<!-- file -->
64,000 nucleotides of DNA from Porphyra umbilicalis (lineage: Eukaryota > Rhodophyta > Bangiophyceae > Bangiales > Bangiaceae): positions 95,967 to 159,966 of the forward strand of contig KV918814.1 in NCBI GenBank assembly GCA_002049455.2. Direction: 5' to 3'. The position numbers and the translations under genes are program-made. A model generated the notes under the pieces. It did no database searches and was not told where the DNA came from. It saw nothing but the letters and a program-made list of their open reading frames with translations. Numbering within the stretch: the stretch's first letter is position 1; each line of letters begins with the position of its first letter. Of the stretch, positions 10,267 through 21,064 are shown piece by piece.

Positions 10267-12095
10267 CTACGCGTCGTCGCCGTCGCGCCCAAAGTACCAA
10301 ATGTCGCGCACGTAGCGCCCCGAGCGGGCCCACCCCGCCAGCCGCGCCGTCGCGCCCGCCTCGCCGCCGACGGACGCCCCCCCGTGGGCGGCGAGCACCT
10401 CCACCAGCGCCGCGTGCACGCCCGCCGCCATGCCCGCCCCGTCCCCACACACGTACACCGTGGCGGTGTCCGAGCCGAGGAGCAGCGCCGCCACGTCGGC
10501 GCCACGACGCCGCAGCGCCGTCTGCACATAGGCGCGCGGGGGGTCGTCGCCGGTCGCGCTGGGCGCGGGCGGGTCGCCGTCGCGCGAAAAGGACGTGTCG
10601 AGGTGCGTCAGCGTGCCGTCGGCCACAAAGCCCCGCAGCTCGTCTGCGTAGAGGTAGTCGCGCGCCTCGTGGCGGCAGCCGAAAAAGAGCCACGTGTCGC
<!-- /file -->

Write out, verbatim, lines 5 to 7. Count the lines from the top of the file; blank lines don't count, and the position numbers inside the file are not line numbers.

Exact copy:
10401 CCACCAGCGCCGCGTGCACGCCCGCCGCCATGCCCGCCCCGTCCCCACACACGTACACCGTGGCGGTGTCCGAGCCGAGGAGCAGCGCCGCCACGTCGGC
10501 GCCACGACGCCGCAGCGCCGTCTGCACATAGGCGCGCGGGGGGTCGTCGCCGGTCGCGCTGGGCGCGGGCGGGTCGCCGTCGCGCGAAAAGGACGTGTCG
10601 AGGTGCGTCAGCGTGCCGTCGGCCACAAAGCCCCGCAGCTCGTCTGCGTAGAGGTAGTCGCGCGCCTCGTGGCGGCAGCCGAAAAAGAGCCACGTGTCGC